Personality disorders are mental health diagnoses that affect a victim’s ability to have normal healthy relationships with the people around them. Antisocial personality disorder (APD) is characterized by the inability to conform to social norms regarding honesty, criminal behavior, aggressiveness, blatant irresponsibility, and impulsivity. Suffering from the disorder can make the victims’ lives very difficult since they may find it hard to interact with other people, while those around them may avoid them due to their antisocial tendencies.
Here are five questions to ask yourself to know whether you suffer from APD:
- When your actions or words hurt people, do you feel sorry, guilty, or sad about it? The lack of remorse is a common symptom of APD.
- Do you find yourself manipulating others for your personal gain? If you manipulate people around you, often for personal gain, there is a high chance that you are a victim of APD
- Are you impulsive and overly spontaneous? Impulsivity regarding harmful, dangerous or illegal behavior is a key symptom of antisocial personality disorder.
- Are you an aggressive or irritable person? Both of these are key signs of APD
- Are you impatient when listening to other people’s opinions? People living with antisocial personality disorder have a hard time respecting other people’s thoughts, feelings and emotions.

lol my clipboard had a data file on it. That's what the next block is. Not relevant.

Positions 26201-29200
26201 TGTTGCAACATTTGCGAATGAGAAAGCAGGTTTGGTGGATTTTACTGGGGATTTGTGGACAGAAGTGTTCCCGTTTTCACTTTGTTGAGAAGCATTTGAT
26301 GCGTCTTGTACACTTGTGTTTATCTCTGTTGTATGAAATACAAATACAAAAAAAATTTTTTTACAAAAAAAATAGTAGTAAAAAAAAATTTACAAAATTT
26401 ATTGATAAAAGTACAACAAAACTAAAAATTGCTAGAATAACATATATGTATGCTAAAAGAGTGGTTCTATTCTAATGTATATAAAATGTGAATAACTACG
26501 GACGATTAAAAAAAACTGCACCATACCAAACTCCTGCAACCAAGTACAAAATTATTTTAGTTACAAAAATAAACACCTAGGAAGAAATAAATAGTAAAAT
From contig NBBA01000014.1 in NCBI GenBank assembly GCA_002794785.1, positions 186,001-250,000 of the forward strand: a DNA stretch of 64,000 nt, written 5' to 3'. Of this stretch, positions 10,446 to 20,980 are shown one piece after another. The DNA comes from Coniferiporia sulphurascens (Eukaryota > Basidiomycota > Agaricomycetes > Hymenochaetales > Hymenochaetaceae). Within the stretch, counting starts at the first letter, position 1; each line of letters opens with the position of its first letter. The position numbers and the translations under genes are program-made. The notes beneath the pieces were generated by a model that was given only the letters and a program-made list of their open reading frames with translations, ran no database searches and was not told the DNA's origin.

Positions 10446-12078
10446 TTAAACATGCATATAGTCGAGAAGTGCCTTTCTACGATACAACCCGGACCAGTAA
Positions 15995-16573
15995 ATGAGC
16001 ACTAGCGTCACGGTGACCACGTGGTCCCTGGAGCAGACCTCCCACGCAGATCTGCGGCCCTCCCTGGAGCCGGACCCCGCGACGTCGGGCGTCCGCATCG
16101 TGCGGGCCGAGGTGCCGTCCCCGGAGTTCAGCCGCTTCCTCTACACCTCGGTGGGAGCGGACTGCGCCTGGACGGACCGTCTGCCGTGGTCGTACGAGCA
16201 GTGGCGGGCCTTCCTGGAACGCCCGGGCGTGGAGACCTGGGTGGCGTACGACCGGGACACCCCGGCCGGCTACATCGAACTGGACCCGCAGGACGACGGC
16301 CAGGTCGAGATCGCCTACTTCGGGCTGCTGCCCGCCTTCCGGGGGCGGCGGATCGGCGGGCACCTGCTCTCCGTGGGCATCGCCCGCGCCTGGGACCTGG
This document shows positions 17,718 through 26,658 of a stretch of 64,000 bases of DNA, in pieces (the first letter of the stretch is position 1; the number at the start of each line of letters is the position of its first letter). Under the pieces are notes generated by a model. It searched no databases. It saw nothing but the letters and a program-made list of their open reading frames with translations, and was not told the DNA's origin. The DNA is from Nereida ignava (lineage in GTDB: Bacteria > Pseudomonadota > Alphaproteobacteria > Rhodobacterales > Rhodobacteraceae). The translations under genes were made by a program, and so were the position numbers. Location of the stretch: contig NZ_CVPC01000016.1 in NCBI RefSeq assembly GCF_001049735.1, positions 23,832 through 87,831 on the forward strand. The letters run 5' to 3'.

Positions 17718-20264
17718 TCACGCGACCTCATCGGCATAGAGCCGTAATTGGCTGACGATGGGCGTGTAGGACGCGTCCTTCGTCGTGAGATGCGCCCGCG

Recognizing that you or some close to you suffers from the disorder is only a part of the journey. For the knowledge to help you, you have to work towards treating antisocial personality disorder.
Treating antisocial personality disorder
Treating this particular disorder is tough. There is no true cure for the mental and behavioral issues that come with APD. The best way to treat victims of APD is to motivate them to change their behavior. For this reason, therapy is the recommended treatment for antisocial personality disorder. To understand how therapy can help you alleviate APD and lead a healthier, more balanced life, here are the three main methods used by therapists to help people suffering from APD.
Cognitive behavioral therapy (CBT)
This form of treatment enables the victims to learn the triggers that lead them to indulge in antisocial tendencies, then help them learn ways to overcome these triggers. It is the best method to equip individuals suffering from APD with the coping strategies needed to increase positive feelings towards others, to enable them to function normally within society, and to prevent the impulsivity and risk-taking that lead to crime.
Talk therapy is very useful for patients who are willing to talk to a counselor about their issues. By using the counselor as a sounding board, they come to personal realizations that help them understand their conditions better. Talk therapy should be conducted by a certified therapist since untrained individuals may not be able to focus on the key areas that the victim needs to address. This form of treatment is best suited for people who only suffer from mild or moderate APD.
Schema therapy an alternative to CBT and is usually employed in cases where the latter has failed. It is best suited for victims whose antisocial tendencies stem from poor childhood coping skill. The therapy helps people decrease their occasions of violence and aggression in their lives.